The mean of a variable in a sample of \(n\) observations is \(x = \frac{\sum_{i = 1}^n x_i}{n}\).
We can calculate the sum of a variable using the sum()
function.
sum(aus_bank_funds$ib)
## [1] 520938.7
So we can calculate the mean of ib
“by hand” as follows:
## [1] 1840.773
Of course, R has a builtin mean()
function, which we can see produces the same answer.
mean(aus_bank_funds$ib)
## [1] 1840.773
3.3.2 Missing values
At this point we take a moment for a brief digression about missing values.
One thing that you may notice regarding aus_bank_rets
is that the first value of ret
is NA
.
The value NA
is a special value that indicates a missing value.
Values can be missing for many different reasons.
In aus_bank_rets
, we calculated returns by comparing endofmonth stock prices with beginningofmonth stock prices and adding the value of distributions (e.g., dividends).
But there will always be a first month for any given stock, which means we will have missing values for ret
in that first month.
Missing values might also arise in survey responses if participants do not complete all questions. Later in this chapter, we see that missing values can also arise when merging different data sets.
The correct handling of missing values is important in many statistical contexts. For example, we might ask participants to indicate their weight (in kilograms). Anne says 51, Bertha says 55, but Charlie does not complete that question. In estimating the average weight of participants, we might ignore the missing case and simply take the average of 51 and 55 (i.e., 53).
But the reality is that we “don’t know” what the average weight of our participants is and in some sense NA
is an alternative way of saying “don’t know”.
With this interpretation, a single “don’t know” means that aggregated statistics such as sums and means are also “don’t know”.
Reflecting its origins in statistics, R is careful about these issues, which we see in its handling of NA
values.
When asked the mean of weight
, R’s response is (in effect) “don’t know”.
mean(survey_data$weight)
## [1] NA
In the setting above, we might be concerned that Charlie chose not to answer the question about weight because he really let himself go during Covid lockdowns (and thus is above average weight) and feels too embarrassed to answer.
In such a case, we would expect a biased estimate of the average weight of participants if we just ignored Charlie’s nonresponse.
But in other contexts, we might be willing to make assumptions that make it appropriate to ignore missing values and we can do so by specifying na.rm = TRUE
.
We will also discuss an example of missing values in Section 8.5.
mean(survey_data$weight, na.rm = TRUE)
## [1] 53
In other contexts, we may use the is.na()
function to check whether a value is NA
.
For example, to create a data frame based on aus_bank_rets
, but excluding cases with missing ret
values, we could use the following code.
## # A tibble: 3,037 × 4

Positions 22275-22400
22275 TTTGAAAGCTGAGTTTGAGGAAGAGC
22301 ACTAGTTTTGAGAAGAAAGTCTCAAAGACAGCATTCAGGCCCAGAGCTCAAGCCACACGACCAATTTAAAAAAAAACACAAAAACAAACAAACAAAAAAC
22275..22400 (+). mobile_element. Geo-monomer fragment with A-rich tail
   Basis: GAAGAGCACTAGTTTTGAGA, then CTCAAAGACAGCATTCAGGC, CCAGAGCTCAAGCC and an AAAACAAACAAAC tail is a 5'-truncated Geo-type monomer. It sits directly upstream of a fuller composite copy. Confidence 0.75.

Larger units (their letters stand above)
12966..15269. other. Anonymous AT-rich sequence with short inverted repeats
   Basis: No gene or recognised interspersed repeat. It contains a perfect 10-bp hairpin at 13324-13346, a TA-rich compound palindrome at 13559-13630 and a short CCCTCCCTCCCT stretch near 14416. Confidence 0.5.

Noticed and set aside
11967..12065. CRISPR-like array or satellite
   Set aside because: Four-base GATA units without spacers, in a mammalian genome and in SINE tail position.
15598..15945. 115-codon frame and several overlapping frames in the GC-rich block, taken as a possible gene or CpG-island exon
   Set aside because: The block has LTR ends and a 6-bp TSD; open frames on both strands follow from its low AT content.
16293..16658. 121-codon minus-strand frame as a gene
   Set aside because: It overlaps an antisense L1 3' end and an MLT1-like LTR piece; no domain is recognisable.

## gvkey datadate ret mkt_cap
## <chr> <date> <dbl> <dbl>
## 1 014802 19860131 0.0833 1655.
## 2 014802 19860228 0.0977 1828.
## 3 014802 19860327 0.148 2098.
## 4 014802 19860430 0.0660 2237.
## 5 014802 19860530 0.0464 2133.
## 6 014802 19860630 0.0913 1891.
## 7 014802 19860731 0.0696 1771.
## 8 014802 19860829 0.0551 1868.
## 9 014802 19860930 0.0299 1813.
## 10 014802 19861031 0.0692 1938.
## # … with 3,027 more rows
3.3.3 Median (and other quantiles)
The median of a variable can be described as the middle value of that variable. When we have an odd number of observations, the median is clear:
median(1:7)
## [1] 4
When there is an even number of observations, some kind of averaging is needed:
median(1:8)
## [1] 4.5
median(aus_bank_funds$ib)
## [1] 427
The median is actually a special case of the more general idea of quantile:
quantile(aus_bank_funds$ib, probs = 0.5)
## 50%
## 427
As can be seen in the output above, quantiles are expressed as percentiles (i.e., 0.5
is represented as 50%
).
In describing a variable, the most commonly cited percentiles (apart from the median) are the 25th and the 75th:
## 25% 50% 75%
## 52.558 427.000 2882.000
By default, the summary()
function produces these three quantiles, the mean, minimum (min()
) and maximum (max()
) values.
summary(aus_bank_funds$ib)
## Min. 1st Qu. Median Mean 3rd Qu. Max.
## 1562.40 52.56 427.00 1840.77 2882.00 9928.00
The summary()
function can also be applied to a data frame.
summary(aus_bank_funds)
## gvkey datadate at ceq
## Length:283 Min. :19870630 Min. : 0.4 Min. : 0.33
## Class :character 1st Qu.:19980430 1st Qu.: 9227.0 1st Qu.: 538.76
## Mode :character Median :20050930 Median : 76143.1 Median : 4980.00
## Mean :20060212 Mean : 230875.2 Mean :14293.54
## 3rd Qu.:20140630 3rd Qu.: 332403.0 3rd Qu.:18843.50
## Max. :20220930 Max. :1215260.0 Max. :78713.00
##
## ib xi do
## Min. :1562.40 Min. :6068.00 Min. :6068.00
## 1st Qu.: 52.56 1st Qu.: 0.00 1st Qu.: 0.00
## Median : 427.00 Median : 0.00 Median : 0.00
## Mean : 1840.77 Mean : 31.71 Mean : 29.41
## 3rd Qu.: 2882.00 3rd Qu.: 0.00 3rd Qu.: 0.00
## Max. : 9928.00 Max. : 2175.00 Max. : 2175.00
## NA's :117 NA's :117
A bank’s income is likely to be an increasing function of shareholders’ equity.
Banks’ return on assets generally come in the form of interest on loans to businesses and consumers, so more assets generally means more income.
Assets equal liabilities plus shareholders’ equity and bank regulators normally insist on limits on the amount of assets based on the amount of shareholders’ equity.
For these reasons, a common measure of bank performance is return on equity, which we can calculate as roe = ib/ceq
.^{22}
summary(aus_bank_roes$roe)
## Min. 1st Qu. Median Mean 3rd Qu. Max.